The Economist has its latest update on the economic situation in Japan. After outlining the dire situation of plunging exports and domestic consumer sentiment, the writer drops this bombshell:
There is cause to temper the pessimism. Households still have their savings. And bank lending to companies is on the rise, though a good chunk of this is taking over from credit once supplied by capital markets, which have dried up.
Crucially, adjustments are happening swiftly in areas that beleaguered companies tackled only slowly during the last slump, such as bloated workforces and excessive capacity. Bankruptcies of “zombie” companies long kept alive on cheap credit and an undervalued currency have soared now that credit is harder to get and the yen has risen to a fairer valuation on a trade-weighted basis. And at the end of a decade in which much more use was made of contract and temporary workers, companies are now laying these off fast. In order to reduce inventories, production is also being slashed. This marks a new flexibility in Japan’s economy.
Unemployment, now 3.9%, may head back towards the post-bubble high of 5.5%. At the same time, the structure of the labour force may lessen the pain. As the economy recovered, many companies asked workers from Japan’s huge generation of baby-boomers to stay on past retirement age. Plenty of these will now simply retire with their pensions. Swift adjustments to workforces and inventories mean that Japan may recover sooner than other rich economies.
Really? Is keeping a third of the population in employment limbo really that much of a boost? Surely, I don’t deny that unpleasant realities can prove positive for economic growth and stability, but I just have never senn anyone actually defend the dual employment system.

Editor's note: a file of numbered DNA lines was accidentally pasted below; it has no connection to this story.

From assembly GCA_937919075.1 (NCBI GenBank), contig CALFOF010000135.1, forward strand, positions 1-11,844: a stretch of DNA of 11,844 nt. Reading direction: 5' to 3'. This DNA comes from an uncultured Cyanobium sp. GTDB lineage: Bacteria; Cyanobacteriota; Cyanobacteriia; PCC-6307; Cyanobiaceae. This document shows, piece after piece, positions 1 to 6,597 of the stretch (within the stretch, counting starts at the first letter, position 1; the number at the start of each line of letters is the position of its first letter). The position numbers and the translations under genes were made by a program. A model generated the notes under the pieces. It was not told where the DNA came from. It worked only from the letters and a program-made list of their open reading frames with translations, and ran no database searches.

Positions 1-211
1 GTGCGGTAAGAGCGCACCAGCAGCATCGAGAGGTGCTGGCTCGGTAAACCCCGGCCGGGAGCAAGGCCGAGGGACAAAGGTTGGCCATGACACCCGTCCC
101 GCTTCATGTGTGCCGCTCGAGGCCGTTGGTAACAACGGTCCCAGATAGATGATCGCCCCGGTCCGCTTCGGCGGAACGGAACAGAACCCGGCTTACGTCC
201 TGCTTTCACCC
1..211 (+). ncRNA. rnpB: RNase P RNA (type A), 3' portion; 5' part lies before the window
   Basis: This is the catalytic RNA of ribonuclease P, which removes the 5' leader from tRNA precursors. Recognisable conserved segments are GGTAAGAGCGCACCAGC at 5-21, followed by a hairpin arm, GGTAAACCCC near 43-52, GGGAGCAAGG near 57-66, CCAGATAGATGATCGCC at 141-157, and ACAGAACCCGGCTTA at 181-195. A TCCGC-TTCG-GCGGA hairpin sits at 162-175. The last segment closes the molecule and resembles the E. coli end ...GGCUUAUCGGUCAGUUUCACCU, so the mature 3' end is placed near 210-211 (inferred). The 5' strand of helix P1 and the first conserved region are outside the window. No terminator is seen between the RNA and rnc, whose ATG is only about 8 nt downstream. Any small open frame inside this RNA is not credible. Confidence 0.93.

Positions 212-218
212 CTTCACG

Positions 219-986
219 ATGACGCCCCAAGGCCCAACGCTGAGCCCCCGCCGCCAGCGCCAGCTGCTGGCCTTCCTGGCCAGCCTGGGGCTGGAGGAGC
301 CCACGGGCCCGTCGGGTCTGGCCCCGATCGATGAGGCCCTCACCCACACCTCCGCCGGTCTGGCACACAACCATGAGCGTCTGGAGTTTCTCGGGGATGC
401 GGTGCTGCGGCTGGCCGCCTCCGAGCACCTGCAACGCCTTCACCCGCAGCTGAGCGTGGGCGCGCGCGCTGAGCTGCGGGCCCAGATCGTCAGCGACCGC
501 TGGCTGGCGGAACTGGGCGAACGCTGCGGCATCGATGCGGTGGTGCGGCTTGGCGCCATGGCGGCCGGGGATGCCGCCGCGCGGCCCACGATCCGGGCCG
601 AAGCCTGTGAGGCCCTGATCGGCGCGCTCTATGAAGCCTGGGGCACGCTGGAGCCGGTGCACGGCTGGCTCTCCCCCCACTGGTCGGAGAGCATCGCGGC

Among many including myself, it is almost taken for granted that Japan’s dual employment system is unfair and exploitative. And even among those who disagree, I have seen near universal dissatisfaction with the status quo.
In the postwar era, one of the defining aspects of Japan’s economy was lifetime employment, in which most employees at the core companies were given job security in exchange for loyalty and limited input into their career destinies. This system was instrumental in Japan’s development as it provided a highly motivated, highly skilled workforce and contributed to developing Japan’s broad middle class. While never the sole driver of Japanese development, it did form a core component of the “full mobilization” of Japanese society to achieve growth and development.
But the devastation of Japan’s “lost decade” in the 1990s meant that companies could no longer afford to fund generous seniority-based pay scales. In response, the Japanese government began instituting a series of reforms that expanded employers’ options to employ workers under different schemes, including fixed-term contracts (keiyaku shain) and temporary employment (haken shain). Today, today non-regular employees make up around a third of Japan’s workforce.
With 2/3 of workers given vastly better treatment for often the same work and experience, many have long called for reforms that would equalize the situation. The dual system persists, however, due to resistance from the big labor unions who instead claim that the temp and contract workers should be brought into the regular employee system.
As I mentioned, many such as the OECD and writer Masafumi Tsujihiro see this system as highly problematic in terms of basic fairness. But unlike the labor unions, they call for the elimination of the excessive protection of regular employees, which is backed up by court decisions that make the hurdles for firing employees quite high.